Everything you learned in school about the first Thanksgiving is wrong

While the modern celebration of Thanksgiving is marked by turkey, mashed potatoes, time with family — and more recently — sales events, it is important to note that the first Thanksgiving, (or what we like to think of as the first Thanksgiving) isn’t what we think it is. The celebration we have on the fourth Thursday of November is an American tradition, but our tradition wanders far away from the historic event at several points in the story.

The Pilgrims didn’t have a feast to show gratitude to the Native Americans for helping them through the harsh winter. The Pilgrims had a harvest festival at which they fired guns and cannons into the air. Hearing this, the Native Americans likely showed up to either see what all the ruckus was about, and to see if they might need to keep their noisy neighbors under control.

That’s right, the Native Americans showed up uninvited, which you would never want people to do at your modern Thanksgiving celebration. Of course, the Pilgrims showed up in the Americas uninvited, so all is fair.

It is still anyone’s guess whether or not the Native Americans were invited to participate once they showed up, or if they just started eating because they could and no one was going to argue with them.

We know for certain they served deer at the first Thanksgiving, and there are references to wild fowl, but there is no historic documentation that specifies the Pilgrims actually ate Turkey on the first Thanksgiving — although it would have been a meat they were accustomed to.

The image of Pilgrims as being somewhat less colorful than penguins comes from later depictions. The Pilgrims did wear black and gray, but only on Sunday. The rest of the week, their attire was actually known for being colorful.

Those buckles on their hats and shoes aren’t historically accurate either. Buckles were a symbol of quaintness, so early depictions of the Pilgrims included buckles as an illustration of that. Our modern idea of Pilgrims actually is more about their virtues and values than their physical appearance.

One of the aspects of Thanksgiving that makes it hard for some families is that it requires us to have a lengthy sit-down meal with relatives we may not actually get along with. If that’s your struggle, you will be happy to know that the first Thanksgiving didn’t feature a sit-down meal and no one had to get stuck next to Aunt Sally and her paranoid conspiracy theories.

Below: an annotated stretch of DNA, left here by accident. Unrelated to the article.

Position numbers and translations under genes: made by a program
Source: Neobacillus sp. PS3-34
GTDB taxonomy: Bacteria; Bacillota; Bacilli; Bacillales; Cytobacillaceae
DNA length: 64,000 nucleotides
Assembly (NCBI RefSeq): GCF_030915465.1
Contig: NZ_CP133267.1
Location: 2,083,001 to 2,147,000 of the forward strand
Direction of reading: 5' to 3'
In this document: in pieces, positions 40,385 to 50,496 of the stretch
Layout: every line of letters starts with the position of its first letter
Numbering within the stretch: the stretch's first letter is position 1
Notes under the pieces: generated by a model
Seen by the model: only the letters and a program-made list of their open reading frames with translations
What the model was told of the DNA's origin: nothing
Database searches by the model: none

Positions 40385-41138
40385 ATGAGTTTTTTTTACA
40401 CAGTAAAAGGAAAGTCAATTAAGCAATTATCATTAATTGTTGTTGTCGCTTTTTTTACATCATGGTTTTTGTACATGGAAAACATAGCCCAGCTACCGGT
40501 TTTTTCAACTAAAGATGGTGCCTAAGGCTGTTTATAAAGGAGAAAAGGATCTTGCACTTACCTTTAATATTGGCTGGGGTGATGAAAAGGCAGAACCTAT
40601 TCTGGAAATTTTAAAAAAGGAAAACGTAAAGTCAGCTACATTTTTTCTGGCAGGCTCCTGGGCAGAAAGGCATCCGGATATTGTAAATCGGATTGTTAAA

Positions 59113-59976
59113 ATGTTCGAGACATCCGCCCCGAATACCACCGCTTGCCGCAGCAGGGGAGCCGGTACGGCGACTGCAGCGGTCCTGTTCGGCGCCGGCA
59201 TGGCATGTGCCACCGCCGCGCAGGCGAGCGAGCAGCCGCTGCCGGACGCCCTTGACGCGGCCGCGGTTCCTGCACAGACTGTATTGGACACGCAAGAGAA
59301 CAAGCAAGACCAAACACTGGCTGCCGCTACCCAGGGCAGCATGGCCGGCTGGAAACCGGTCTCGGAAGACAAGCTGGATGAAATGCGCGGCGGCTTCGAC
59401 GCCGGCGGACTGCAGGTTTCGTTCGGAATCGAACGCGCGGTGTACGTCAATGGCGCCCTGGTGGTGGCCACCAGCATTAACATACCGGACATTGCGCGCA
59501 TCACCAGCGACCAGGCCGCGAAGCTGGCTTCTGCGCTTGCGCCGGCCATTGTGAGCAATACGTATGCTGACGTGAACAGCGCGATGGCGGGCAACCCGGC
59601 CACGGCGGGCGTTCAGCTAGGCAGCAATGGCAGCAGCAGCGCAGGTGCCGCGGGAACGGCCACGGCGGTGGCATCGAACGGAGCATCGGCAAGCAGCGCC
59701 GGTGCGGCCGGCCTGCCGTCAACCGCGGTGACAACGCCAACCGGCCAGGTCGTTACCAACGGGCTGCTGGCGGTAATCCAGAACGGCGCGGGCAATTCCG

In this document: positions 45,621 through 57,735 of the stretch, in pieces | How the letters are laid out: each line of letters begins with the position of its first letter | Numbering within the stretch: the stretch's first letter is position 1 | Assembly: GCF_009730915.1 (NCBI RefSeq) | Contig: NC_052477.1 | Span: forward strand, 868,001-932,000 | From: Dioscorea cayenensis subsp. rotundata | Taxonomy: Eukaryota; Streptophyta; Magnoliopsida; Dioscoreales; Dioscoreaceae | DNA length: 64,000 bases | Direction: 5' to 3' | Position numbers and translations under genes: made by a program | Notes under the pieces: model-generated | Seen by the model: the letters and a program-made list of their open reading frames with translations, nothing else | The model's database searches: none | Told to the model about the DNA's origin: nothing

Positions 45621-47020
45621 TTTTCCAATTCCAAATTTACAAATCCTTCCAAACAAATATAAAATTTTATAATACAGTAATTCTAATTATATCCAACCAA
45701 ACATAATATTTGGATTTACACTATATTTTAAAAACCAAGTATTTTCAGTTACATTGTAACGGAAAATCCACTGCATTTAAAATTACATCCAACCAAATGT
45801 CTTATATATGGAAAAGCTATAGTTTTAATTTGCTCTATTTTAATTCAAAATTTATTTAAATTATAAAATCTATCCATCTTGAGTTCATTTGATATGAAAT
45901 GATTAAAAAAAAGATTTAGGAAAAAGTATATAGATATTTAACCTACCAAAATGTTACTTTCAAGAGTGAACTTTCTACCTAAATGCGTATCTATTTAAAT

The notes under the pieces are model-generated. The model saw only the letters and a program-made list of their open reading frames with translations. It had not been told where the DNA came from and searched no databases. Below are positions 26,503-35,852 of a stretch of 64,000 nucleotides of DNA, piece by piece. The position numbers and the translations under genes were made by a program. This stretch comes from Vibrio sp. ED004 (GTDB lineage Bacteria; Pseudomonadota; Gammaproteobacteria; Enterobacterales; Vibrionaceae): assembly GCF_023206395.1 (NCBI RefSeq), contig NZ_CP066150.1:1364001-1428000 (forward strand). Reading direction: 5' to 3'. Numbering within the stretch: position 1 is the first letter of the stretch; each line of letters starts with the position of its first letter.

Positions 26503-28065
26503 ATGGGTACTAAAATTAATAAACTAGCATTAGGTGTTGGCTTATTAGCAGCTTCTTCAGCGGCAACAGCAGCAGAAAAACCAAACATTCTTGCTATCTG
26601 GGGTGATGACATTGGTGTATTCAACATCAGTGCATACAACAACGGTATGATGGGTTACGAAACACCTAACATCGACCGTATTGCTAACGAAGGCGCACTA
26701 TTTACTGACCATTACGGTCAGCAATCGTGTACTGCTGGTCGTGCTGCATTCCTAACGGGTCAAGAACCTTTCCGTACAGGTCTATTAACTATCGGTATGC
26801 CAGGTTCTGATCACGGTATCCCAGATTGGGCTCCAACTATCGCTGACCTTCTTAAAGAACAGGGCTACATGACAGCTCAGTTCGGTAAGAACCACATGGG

The Pilgrims, having devoted all of their attention to the mere act of surviving, wouldn’t have had enough utensils or plates to pull off such a meal. Food was most likely set on any flat surfaces that were available and guests probably ate with their hands whenever hunger hit them.

So, if you want to be true to tradition and you don’t want to sit down for a long meal with your relatives, just say you’re having a “traditional” Thanksgiving and set up a buffet table with no plates and utensils. This will be more true to the actual tradition, and ensure that your relatives never want to visit you for Thanksgiving again.

The Pilgrims had thanksgiving feasts, but those were somber occasions. The historic event we base our Thanksgiving tradition off of was actually not a thanksgiving feast, it was a harvest festival that lasted three days. The festival included not just eating, but singing, dancing and games — far from a somber occasion. In fact, it was more of a three day party than a one afternoon feast.

About that turkey the president pardons each year… Believe it or not, the first president to formally pardon a Thanksgiving turkey was — drum roll, please — George H.W. Bush. Does this fact leave you scratching your head? Is your memory failing you? Don’t you remember presidents before Bush pardoning turkeys? Yes. You do. But the first president to issue a formal pardon to a turkey was George Bush.

John F. Kennedy chose not to eat a turkey that was presented to him, and Reagan was the first president to actually use the word “pardon” in reference to a turkey. According to the Washington Post, while legend says Abraham Lincoln pardoned a turkey at the behest of his son, that was a Christmas turkey — if it actually happened.


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